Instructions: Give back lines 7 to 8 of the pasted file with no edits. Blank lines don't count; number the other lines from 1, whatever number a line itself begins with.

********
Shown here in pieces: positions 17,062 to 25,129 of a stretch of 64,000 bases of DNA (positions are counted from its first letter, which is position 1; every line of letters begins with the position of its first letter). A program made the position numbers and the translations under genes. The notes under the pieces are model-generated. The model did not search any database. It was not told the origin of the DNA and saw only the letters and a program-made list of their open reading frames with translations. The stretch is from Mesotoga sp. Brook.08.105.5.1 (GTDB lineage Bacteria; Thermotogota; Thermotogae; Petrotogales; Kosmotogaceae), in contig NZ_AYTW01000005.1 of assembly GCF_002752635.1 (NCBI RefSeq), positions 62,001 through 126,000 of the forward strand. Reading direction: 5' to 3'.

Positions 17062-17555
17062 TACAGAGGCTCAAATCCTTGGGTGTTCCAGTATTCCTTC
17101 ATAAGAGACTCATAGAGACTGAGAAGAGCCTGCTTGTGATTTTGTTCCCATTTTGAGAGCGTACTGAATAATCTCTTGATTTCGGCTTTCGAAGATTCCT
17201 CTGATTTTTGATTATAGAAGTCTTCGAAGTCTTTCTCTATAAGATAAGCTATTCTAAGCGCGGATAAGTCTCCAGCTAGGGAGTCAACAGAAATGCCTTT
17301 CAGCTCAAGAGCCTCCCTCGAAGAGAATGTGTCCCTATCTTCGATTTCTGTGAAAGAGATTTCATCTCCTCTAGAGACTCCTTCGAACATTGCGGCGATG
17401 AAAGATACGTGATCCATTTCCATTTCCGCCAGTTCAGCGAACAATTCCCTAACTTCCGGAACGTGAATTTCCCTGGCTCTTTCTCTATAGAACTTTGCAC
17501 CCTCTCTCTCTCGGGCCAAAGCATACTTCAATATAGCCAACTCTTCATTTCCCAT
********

17401 AAAGATACGTGATCCATTTCCATTTCCGCCAGTTCAGCGAACAATTCCCTAACTTCCGGAACGTGAATTTCCCTGGCTCTTTCTCTATAGAACTTTGCAC
17501 CCTCTCTCTCTCGGGCCAAAGCATACTTCAATATAGCCAACTCTTCATTTCCCAT